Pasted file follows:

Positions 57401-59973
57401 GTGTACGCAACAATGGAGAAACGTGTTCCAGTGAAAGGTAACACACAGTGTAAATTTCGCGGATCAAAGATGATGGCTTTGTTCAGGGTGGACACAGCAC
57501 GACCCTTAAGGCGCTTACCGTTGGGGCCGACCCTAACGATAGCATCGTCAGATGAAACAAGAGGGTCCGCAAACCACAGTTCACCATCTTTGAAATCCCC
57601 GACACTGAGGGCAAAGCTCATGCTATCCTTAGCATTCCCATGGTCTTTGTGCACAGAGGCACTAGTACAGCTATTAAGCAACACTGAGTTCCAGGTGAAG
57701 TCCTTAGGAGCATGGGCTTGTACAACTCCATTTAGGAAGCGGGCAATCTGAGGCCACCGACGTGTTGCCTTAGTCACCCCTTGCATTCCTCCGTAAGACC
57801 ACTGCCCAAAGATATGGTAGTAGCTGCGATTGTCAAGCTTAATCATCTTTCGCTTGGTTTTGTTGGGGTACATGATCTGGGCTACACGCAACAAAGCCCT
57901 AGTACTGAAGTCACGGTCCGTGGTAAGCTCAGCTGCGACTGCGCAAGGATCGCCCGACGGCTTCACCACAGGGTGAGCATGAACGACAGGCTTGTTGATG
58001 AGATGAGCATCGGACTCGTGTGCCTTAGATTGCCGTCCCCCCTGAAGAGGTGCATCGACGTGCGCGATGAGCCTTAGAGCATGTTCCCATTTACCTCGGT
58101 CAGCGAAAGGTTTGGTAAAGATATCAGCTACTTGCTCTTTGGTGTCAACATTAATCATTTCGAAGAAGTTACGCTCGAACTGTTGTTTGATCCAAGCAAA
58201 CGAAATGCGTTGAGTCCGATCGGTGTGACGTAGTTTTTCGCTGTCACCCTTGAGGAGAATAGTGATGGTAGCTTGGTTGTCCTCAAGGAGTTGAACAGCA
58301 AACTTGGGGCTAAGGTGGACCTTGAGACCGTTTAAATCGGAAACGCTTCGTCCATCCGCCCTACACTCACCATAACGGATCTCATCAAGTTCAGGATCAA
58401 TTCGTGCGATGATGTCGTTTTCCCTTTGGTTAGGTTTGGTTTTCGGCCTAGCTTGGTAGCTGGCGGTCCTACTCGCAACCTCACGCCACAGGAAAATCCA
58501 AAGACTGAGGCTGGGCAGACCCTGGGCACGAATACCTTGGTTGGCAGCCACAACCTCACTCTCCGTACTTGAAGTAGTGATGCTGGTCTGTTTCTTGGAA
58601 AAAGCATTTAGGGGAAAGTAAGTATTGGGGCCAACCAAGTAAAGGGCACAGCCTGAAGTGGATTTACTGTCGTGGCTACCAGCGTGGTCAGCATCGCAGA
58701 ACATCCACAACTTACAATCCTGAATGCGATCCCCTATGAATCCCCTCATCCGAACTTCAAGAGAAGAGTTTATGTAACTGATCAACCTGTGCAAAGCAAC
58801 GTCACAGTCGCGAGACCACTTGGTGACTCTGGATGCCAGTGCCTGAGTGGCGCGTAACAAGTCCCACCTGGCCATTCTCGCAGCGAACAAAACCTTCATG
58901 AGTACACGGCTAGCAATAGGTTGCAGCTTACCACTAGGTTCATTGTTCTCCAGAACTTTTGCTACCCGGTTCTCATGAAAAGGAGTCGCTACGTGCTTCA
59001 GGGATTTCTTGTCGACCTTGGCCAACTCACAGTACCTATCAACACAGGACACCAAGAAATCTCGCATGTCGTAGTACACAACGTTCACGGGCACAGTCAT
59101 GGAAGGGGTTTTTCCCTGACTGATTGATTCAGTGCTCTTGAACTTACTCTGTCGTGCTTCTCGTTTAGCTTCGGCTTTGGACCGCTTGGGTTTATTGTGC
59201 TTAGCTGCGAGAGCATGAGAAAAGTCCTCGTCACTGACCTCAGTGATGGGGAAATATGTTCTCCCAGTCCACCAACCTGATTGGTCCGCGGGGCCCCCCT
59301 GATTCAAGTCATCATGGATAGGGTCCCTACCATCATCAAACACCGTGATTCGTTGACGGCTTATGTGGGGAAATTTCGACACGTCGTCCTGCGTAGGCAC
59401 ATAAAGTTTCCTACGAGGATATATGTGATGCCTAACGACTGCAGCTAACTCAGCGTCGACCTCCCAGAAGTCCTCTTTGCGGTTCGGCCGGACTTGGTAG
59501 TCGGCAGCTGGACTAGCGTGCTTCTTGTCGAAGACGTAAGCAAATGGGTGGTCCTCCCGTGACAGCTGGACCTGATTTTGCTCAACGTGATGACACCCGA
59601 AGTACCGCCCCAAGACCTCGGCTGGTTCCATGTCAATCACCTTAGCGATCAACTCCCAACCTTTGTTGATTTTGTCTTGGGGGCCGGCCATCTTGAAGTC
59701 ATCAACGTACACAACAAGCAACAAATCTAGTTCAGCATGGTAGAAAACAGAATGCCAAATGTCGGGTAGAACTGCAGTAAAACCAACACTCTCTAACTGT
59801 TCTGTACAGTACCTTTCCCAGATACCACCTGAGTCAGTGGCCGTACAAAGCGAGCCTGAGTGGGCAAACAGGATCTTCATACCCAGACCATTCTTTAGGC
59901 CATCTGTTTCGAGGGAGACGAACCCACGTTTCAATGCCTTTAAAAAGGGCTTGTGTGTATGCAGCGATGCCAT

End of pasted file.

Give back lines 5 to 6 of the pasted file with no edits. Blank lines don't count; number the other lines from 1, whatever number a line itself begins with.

57701 TCCTTAGGAGCATGGGCTTGTACAACTCCATTTAGGAAGCGGGCAATCTGAGGCCACCGACGTGTTGCCTTAGTCACCCCTTGCATTCCTCCGTAAGACC
57801 ACTGCCCAAAGATATGGTAGTAGCTGCGATTGTCAAGCTTAATCATCTTTCGCTTGGTTTTGTTGGGGTACATGATCTGGGCTACACGCAACAAAGCCCT